Next week my Humanities classes will host a series of short debates between gracious folks who have agreed to represent Madrid and Wilson's positions. My co-teachers and I will get the 6th/7th/8th grade students in our program up to speed on the issues, and they'll ask questions to the representatives of the respective actual candidates. We'll try to make it as real and informative as possible, without going quite as negative as the campaigns themselves.

No, there won't be any karaoke, either.

Tuesday, October 24, 2006

I Dunno Re: Wilson/Madrid...What Do You Think?

It's a long story, one that involves watching bad karaoke (is there any other kind?) while John Wertheim played pool nearby, but my take on the Wilson/Madrid debate tonight is skewed, skewered and skewy (invented word). Just plain skewy.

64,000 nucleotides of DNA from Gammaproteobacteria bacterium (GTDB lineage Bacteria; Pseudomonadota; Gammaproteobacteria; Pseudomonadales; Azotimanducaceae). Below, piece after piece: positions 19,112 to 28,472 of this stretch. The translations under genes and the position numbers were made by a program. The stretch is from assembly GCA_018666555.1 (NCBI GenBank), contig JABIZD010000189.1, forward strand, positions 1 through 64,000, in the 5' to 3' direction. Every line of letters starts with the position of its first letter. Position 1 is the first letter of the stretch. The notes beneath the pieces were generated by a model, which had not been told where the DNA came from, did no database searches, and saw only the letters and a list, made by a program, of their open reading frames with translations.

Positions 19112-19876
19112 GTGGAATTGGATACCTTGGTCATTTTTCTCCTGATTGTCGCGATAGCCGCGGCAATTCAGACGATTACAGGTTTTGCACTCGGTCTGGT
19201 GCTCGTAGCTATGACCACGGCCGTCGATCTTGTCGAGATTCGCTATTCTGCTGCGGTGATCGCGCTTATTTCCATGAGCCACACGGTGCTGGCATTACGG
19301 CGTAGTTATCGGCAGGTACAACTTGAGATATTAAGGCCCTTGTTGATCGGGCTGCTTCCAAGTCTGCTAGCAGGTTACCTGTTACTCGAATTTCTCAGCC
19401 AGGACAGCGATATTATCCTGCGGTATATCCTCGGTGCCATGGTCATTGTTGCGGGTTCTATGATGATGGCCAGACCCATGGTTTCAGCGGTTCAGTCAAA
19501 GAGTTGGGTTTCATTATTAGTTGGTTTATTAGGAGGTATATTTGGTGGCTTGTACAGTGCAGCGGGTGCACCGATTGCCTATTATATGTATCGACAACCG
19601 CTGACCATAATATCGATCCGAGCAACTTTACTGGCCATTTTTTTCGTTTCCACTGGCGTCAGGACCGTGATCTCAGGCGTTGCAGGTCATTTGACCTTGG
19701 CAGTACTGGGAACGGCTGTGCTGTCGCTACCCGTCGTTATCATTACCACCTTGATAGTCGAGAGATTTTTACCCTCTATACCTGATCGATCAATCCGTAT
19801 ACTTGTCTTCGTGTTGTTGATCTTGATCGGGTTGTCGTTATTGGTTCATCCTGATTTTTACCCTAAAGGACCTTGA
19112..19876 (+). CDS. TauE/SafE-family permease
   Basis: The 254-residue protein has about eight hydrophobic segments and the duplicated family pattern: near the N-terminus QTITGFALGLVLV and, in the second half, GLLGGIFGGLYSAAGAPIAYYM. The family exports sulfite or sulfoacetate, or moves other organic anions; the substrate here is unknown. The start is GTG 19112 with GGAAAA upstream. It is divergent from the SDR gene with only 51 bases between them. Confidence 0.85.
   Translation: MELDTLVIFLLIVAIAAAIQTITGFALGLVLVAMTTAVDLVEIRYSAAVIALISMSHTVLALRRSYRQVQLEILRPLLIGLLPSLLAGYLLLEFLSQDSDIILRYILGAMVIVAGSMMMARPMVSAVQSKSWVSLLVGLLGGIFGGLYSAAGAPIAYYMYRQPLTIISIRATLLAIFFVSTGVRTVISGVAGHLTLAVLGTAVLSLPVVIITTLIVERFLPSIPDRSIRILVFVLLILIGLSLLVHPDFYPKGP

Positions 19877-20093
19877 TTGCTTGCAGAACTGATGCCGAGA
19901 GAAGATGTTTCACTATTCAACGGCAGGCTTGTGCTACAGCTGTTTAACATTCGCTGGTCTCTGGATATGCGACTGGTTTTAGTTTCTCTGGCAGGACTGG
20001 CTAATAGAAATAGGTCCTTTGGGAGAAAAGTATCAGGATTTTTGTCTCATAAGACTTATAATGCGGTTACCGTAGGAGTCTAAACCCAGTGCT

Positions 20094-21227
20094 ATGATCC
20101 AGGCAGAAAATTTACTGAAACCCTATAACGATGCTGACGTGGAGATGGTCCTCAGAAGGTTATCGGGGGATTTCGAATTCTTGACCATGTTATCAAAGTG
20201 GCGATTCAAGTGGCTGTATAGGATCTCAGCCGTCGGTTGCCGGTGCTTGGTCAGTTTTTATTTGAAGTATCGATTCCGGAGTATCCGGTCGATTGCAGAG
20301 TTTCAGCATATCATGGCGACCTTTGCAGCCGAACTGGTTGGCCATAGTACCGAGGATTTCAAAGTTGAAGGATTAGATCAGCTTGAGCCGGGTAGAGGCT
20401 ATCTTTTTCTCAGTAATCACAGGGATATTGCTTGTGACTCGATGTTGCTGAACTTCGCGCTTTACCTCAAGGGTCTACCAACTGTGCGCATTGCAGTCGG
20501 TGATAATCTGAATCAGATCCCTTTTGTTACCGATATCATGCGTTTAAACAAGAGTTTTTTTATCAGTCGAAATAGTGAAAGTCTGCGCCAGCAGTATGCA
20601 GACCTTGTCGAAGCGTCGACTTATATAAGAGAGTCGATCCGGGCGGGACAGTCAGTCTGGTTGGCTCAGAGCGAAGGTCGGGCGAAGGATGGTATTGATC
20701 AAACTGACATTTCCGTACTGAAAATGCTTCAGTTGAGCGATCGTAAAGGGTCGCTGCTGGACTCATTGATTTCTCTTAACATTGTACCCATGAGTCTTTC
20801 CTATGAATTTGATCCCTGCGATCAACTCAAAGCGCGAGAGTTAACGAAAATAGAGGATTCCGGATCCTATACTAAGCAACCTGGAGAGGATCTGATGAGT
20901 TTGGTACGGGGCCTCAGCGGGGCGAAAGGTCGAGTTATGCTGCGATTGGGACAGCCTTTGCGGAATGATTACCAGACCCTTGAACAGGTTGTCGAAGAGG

How did people see it in the "real world"?

Skewed minds want to know....

Monday, October 23, 2006

Countdown To the "Thrilla"

Just 24 hours until the Wilson/Madrid TV Debate, which given its singular status really should get one of those boxing Pay-Per-View type titles like "The Thrilla With Carla". I know I'm on the record saying debates don't matter, and I'm sticking to that philosophy, but for sheer entertainment-meets-potential embarrassment a long-awaited single TV debate is hard to beat.

Watching C-SPAN's marathon debate coverage (right now it's Hillary Clinton v. John Spencer in New York) has become my "reality show" viewing in the last few weeks. I love the local color aspect of these things, with little touches of uniqueness amid the ubiquitous on-message talk and bubbleheaded TV anchor interrogators. It's great seeing folks from obscure parties get TV face time, such as the "Liberty Union Party" in the Vermont Senate debate and the "Green Rainbow" candidate in the Massachusetts Governor's debate.

And now, since pretty much every other race in NM has gone debate-free, we get to throw almost all our homegrown debate-viewing ya-yas into one single gloriously who-knows-what-the-Hell-will-happen hour of Wilson/Madrid.